Pat's trying hard. He's had two job interviews this month but no luck. His resume is full of holes and I don't know if he presents himself with energy. I wish I could meet all his financial needs, but I can't without ripping a hole in my financial safety net — a hole we'd both fall through.

Where's this psychiatrist who's told my son he doesn't have a mental illness and doesn't need medication? Maybe he could pay for Pat's dentist. On the other hand, what if he's right? Maybe I'm the one who needs medication.

An email pops up on my computer. It's from a member of my Family Mental Illness Support Group: "Hi Dede! I announced to my classes today about your wonderful group and what a great resource it can be. I invited those who are  interested to attend the next meeting to hear the MediCal speaker. Save me a seat for the 13th. God bless you for your talents and leadership for all of us! Cheers."

Thank you. I need this feedback. Maybe I'm not losing it after all. But things feel topsy turvy and it's hard for me to tell.



I'm babysitting Regan and Ayla while Kerry and David attend Back to School Night. These redheaded granddaughters are super cute. Four-year-old Ayla yells, "Mimmy," and gives me a hug. She's wearing a new headband with a big, glittery red bow on top.

"I'm going to wear it every day."

Seven-year-old Regan is typing on the laptop. She's writing a letter to me. "Mim, show me how to print."

Regan prints her letter: "Regan Ayla Kerry David I love you. Because we have fun. And it is awesome. I am excited to make cookes with mim it is going to be fun and the cookes or going to be yummy because it's peanut butter. Love," Regan.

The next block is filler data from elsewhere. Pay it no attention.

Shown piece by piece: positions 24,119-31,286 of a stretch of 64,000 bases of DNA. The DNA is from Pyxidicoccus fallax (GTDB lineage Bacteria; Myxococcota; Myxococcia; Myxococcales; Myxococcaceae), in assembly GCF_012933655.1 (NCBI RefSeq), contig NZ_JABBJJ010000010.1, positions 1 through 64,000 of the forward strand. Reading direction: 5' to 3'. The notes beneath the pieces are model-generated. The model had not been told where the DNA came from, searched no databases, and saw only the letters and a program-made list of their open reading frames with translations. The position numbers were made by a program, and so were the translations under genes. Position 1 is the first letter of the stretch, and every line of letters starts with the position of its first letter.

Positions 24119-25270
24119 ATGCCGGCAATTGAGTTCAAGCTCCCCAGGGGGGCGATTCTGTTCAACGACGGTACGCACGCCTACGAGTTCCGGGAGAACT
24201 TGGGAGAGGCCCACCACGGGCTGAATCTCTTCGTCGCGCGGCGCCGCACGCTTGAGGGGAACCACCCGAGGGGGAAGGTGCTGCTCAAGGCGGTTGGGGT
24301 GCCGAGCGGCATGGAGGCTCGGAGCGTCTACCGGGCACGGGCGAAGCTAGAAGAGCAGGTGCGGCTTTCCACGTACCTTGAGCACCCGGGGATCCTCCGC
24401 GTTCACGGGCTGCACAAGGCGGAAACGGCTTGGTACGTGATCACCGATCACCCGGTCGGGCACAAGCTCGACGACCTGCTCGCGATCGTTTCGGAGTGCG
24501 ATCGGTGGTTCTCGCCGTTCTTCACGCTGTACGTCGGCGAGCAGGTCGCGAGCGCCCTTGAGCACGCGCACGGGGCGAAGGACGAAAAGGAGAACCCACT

We start making cookies. We crack an egg and Ayla tries to dump it into the mixing bowl. Most of it ends up on her arm. She says, "I have to go wash."

She comes back and adds the chocolate chips. Regan and Ayla dip stray chips into the cookie batter. They lick the beaters. Cookies are an afterthought. They're into the here and now.

I ask, "Where are the toothpicks?"

Regan's looking. "I'm the one who usually knows where Mommy keeps things because Ayla is younger than me and my brain is bigger than hers."

Ayla runs off to play with Kerry's iPad. Regan is assembling treats for Mommy and Daddy - three carrot sticks, five blueberries,  and a tablespoon of peanut butter for dipping. She pours lemon water out of a jar from the refrigerator into two paper cups.

"Mommy made it yesterday. Mommy and Daddy love their lemon water."

The cookies are done and cooling. Regan and Ayla are modeling their new Taylor Swift t-shirts. They show me tiny frogs in their goldfish bowls.

"The fish died," Regan says. " I want a bunny but we can't get one. Piper might chase it. Daddy wants a lizard and a snake. My room's messy because Ayla let her friends in while I was at school. I put a 'stay out' sign on the door but she still comes in."

Chatter, chatter, chatter. I want to bottle it.

David and Kerry are back. It's time for me to leave. Regan and Ayla charge out of the den. They've printed Regan's letter dozens of times and stapled pages and pages together to make three books.

"Mim," Regan shouts, "these books are for you. You have to take them home."

"Thank you, Regan. I will take them home."

I most certainly will.

PATRICK'S FACEBOOK POST: Her last words to me were, "No hard feelings," but I'm beginning to think she meant "Know hard feelings."



I played in an all day bridge tournament today that was held in an uncomfortable community recreation center. An outmoded air conditioning system froze our hands and feet. Cold, hard, folding chairs stressed our bottoms. Worn cards and bidding boards strained our eyes. The tournament started late and ended late. My partner and I were rummy by the end of the day. We came in third in the morning session, but were too tired to hang around and see the results of the afternoon session.